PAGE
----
Malaysia 3.45 0.13 0.83 0.00 4.17 0.13 0.50 0.00
Vietnam 2.96 0.97 1.04 0.01 4.18 1.56 0.70 0.10
Philippines 0.98 0.11 0.22 0.02 1.12 0.18 0.19 0.01
Subtotal 2.67 0.37 0.54 0.01 3.57 0.76 0.32 0.02
South Asia Maldives 0.00 0.00 0.00 0.00 0.00 0.00 0.00 0.00
Sri Lanka 4.46 0.03 0.18 0.00 5.48 1.76 0.32 0.09
Pakistan 0.14 0.23 0.13 0.16 0.21 0.53 0.11 0.72
India 0.30 0.29 0.16 0.09 0.49 0.31 0.11 0.08
Bangladesh 1.89 0.13 4.13 0.05 0.30 0.15 2.64 0.25
Nepal 1.26 0.19 0.05 0.01 0.99 0.12 0.05 0.08
Bhutan 8.48 3.57 0.00 0.00 25.80 0.65 0.09 2.36
Subtotal 0.39 0.27 0.30 0.09 0.51 0.33 0.20 0.16
North Africa Egypt 0.07 0.02 1.29 2.21 0.03 0.01 0.84 10.26
Subtotal 0.07 0.02 1.29 2.21 0.03 0.01 0.84 10.26
Central and Eastern Europe Estonia 1.89 0.48 0.46 0.00 2.05 0.20 0.50 0.00
Latvia 3.07 0.10 0.36 0.00 1.74 0.03 0.37 0.00
Lithuania 2.15 0.08 0.67 0.00 1.45 0.03 0.65 0.00
Belarus 3.62 1.32 1.01 0.00 1.50 0.97 1.06 0.00
Geographical zone Country Cultivated land converted OUT Cultivated land converted IN
(to) forest (to) grassland (to) artificial surfaces (to)
bare land
(from) forest (from) grassland (from) artificial surfaces (from) bare land
Poland 1.09 0.16 0.69 0.00 0.95 0.04 0.40 0.00
Czech 1.74 0.05 0.77 0.00 1.62 0.08 0.69 0.00
Slovakia 0.80 0.01 0.75 0.00 0.45 0.01 0.65 0.00
Moldova 0.65 0.73 1.14 0.00 0.33 0.85 1.43 0.00
Hungary 0.71 0.03 0.49 0.01 0.66 0.16 0.39 0.00
Slovenia 4.76 0.02 1.13 0.01 4.23 0.03 0.81 0.01
Romania 1.00 0.13 0.91 0.01 1.00 0.12 0.96 0.02
Serbia 1.04 0.05 0.44 0.00 0.99 0.29 0.37 0.00
Ukraine 0.89 0.74 0.74 0.00 0.61 1.83 0.84 0.01
Bosnia and
3.11 0.06 0.50 0.01 2.65 0.07 0.39 0.01
Croatia 1.35 0.02 0.61 0.04 1.47 0.02 0.58 0.04
Bulgaria 0.97 0.13 0.75 0.01 1.13 0.22 0.78 0.01
Macedonia 1.45 0.05 0.53 0.00 1.54 0.05 0.35 0.00
Albania 1.20 0.73 0.48 0.01 1.42 0.86 0.58 0.03
Russia 1.10 2.05 0.34 0.00 1.23 2.57 0.32 0.02
Montenegro 2.28 0.19 0.64 0.00 2.38 0.23 0.40 0.00
Subtotal 1.22 1.33 0.52 0.00 1.13 1.76 0.50 0.01
The Belt region Subtotal 0.21 2.27 0.28 0.39 0.35 2.41 0.19 0.85
The Road region Subtotal 1.04 0.30 0.38 0.09 1.38 0.45 0.25 0.25
The BRI region Total 1.01 1.13 0.70 0.10 1.14 1.30 0.41 0.26
Table S4 Changing rate (%) in multi-cropping index, and fragmentation index of seven geographical zones and each country in the BRI region between 2000 and 2010
Geographical zone Country MCI changing rate FI changing rate
East Asia China 6.01 2.17
Mongolia 27.77 -2.82
Subtotal 6.06 2.16
Central Asia Kazakhstan 22.71 -17.35
Turkmenistan -2.76 -8.55
Tajikistan 0.62 15.53
Uzbekistan 1.45 14.44
Kyrgyzstan -3.21 -2.20
Subtotal 14.72 -14.28
West Asia Armenia 4.11 -0.34
Syrian 6.40 -0.97
Lebanese -5.49 3.82
Afghanistan 20.06 2.13
Geographical zone Country MCI changing rate FI changing rate
Iraq -1.76 0.95
Kuwait 87.13 19.41
Jordan 32.04 -21.81
Bahrain 36.26 13.58
Qatar -29.94 0.00
Georgia -45.10 1.62
Israel 21.05 -21.72
Iran 18.88 -0.28
Yemen 41.95 -49.59
Saudi Arabia -30.48 -1.40
United Arab Emirates -11.03 36.70
Turkey -9.60 34.67
Oman -19.38 3.42
Azerbaijan 19.35 -1.89
Subtotal 2.21 4.19
Southeast Asia Brunei -25.74 22.88
East Timor 20.44 -1.78
Laos 23.36 -16.52
Singapore 49.09 -40.20
Cambodia 54.40 -2.88
Myanmar 39.15 -8.26
Thailand 15.37 1.09
Indonesia 24.42 52.22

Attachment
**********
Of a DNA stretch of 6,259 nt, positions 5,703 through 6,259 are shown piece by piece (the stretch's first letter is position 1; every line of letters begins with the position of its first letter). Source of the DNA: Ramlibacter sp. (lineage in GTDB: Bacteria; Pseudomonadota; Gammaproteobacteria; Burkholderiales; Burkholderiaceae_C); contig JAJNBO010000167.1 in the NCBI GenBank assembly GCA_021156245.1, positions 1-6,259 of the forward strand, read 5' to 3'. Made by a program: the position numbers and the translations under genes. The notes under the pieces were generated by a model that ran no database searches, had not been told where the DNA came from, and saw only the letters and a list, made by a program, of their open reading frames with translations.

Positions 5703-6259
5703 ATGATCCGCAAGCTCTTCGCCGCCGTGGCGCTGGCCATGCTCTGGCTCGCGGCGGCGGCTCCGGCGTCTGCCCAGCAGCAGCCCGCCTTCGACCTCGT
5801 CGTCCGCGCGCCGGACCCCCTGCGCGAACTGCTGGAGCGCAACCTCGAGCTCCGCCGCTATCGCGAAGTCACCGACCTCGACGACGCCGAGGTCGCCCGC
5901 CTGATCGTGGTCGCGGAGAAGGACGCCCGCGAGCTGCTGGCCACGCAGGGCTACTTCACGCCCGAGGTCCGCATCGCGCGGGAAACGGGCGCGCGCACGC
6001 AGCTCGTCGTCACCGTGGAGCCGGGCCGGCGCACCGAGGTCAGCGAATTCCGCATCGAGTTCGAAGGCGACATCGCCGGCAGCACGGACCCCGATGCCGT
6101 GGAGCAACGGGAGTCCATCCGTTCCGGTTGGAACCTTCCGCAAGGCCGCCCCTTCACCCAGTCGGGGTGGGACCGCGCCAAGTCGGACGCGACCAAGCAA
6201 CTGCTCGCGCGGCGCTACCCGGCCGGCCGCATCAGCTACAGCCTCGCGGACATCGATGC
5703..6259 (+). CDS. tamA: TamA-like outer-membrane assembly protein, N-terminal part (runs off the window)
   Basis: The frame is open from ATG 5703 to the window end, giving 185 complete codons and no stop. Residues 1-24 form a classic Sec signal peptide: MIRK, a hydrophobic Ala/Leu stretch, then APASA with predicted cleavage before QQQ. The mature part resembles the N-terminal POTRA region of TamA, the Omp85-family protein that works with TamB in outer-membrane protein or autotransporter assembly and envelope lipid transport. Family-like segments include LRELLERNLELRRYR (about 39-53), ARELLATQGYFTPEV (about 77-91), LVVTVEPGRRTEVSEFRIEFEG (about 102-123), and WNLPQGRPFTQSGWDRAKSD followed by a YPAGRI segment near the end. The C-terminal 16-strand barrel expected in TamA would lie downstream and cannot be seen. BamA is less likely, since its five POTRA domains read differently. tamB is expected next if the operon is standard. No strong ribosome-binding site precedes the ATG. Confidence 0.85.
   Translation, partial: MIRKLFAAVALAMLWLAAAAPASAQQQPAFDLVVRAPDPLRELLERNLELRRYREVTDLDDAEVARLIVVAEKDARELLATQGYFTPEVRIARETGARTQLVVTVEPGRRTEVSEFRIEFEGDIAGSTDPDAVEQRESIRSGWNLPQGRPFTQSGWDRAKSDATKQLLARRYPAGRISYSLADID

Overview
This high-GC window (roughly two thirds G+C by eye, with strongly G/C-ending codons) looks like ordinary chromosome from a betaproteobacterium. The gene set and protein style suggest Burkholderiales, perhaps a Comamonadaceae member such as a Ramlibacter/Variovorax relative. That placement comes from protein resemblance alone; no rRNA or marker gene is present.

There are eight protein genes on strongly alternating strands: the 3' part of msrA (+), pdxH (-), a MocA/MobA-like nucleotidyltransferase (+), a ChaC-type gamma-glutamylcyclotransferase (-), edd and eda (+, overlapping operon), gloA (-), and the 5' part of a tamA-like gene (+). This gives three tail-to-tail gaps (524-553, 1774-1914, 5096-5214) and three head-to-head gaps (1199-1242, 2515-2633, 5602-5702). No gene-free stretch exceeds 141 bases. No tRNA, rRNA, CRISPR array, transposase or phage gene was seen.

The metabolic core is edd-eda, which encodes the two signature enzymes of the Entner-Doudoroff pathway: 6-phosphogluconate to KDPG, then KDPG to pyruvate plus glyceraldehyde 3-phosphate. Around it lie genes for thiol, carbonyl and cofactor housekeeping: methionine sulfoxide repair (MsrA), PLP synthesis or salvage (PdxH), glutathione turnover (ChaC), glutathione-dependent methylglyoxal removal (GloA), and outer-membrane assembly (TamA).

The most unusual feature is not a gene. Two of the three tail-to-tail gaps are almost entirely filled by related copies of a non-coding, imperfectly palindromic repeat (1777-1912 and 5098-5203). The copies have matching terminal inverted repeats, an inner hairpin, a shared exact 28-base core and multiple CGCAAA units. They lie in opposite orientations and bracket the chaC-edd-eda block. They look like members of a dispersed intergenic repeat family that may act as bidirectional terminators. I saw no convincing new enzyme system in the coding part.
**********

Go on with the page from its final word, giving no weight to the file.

Malaysia 9.30 -6.67
Vietnam 7.55 -7.46
Philippines 9.39 -8.32
Subtotal 20.40 10.47
South Asia Maldives 0.00 0.00
Sri Lanka 7.03 -12.32
Pakistan 2.13 3.66
India 8.82 -30.71
Bangladesh 8.16 10.11
Nepal 7.44 -0.57
Bhutan -22.18 129.89
Subtotal 7.98 -16.67
North Africa Egypt 2.35 -5.91
Subtotal 2.35 -5.91
Central and Eastern Europe Estonia -24.44 9.85
Latvia 16.04 58.77
Lithuania -6.02 69.96
Geographical zone Country MCI changing rate FI changing rate
Belarus -9.55 3.59
Poland -7.45 133.17
Czech -16.51 89.39
Slovakia -11.25 6.66
Moldova -11.01 75.19
Hungary -20.58 -9.42
Slovenia 0.79 17.63
Romania -4.76 60.83
Serbia 93.08 28.88
Ukraine 3.38 77.19
Bosnia and Herzegovina 2.53 38.88
Croatia -24.36 74.29
Bulgaria 2.76 113.41
Macedonia -15.55 34.42
Albania 24.88 63.98
Russia -24.33 6.40
Montenegro -28.60 89.90
Subtotal -13.44 23.41
The BRI region Total 4.27 6.51
Figure S1 Comparison between the cultivated land area of GlobeLand30 and FAOSTAT in 2000 (a) and 2010 (b)
Figure S2 Fragmentation index of cultivated land in 2000 (a) and 2010 (b) in the BRI region at a country level
Figure S3 Fragmentation index of cultivated land in 2000 (a) and 2010 (b) in the BRI region at a county level


We thank the Agricultural Land System group at AGRIRS that provided valuable support throughout the research.

The authors have declared that no competing interests exist.

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Chen W, Wu X, 2015. Import demand changes of the countries along the Maritime Silk Route and the response strategy of China.International Economics and Trade Research, 31(4): 87-100. (in Chinese)To find out the import demand changes of the countries along the Maritime Silk Route will help to promote the construction of China's "One Belt and One Road" Project.According to HS(1992) Product Code and related data, this paper generalizes the changes of product import demand and structure of these countries. it finds that these countries 'overall import demand is expanding, and the import demand of four categories presents different trends. Among them, the proportion of labor-intensive and capital-intensive import products declines, while the import of resource-intensive products has a substantial increase, and that of technology-intensive products has a significant decline. The import demand of each stage along the Maritime Silk Route shows a rapid growth, with its structure displaying different trends. In the end, based on the changes, the paper proposes some countermeasures to accelerate the construction of the "21st Century Maritime Silk Route".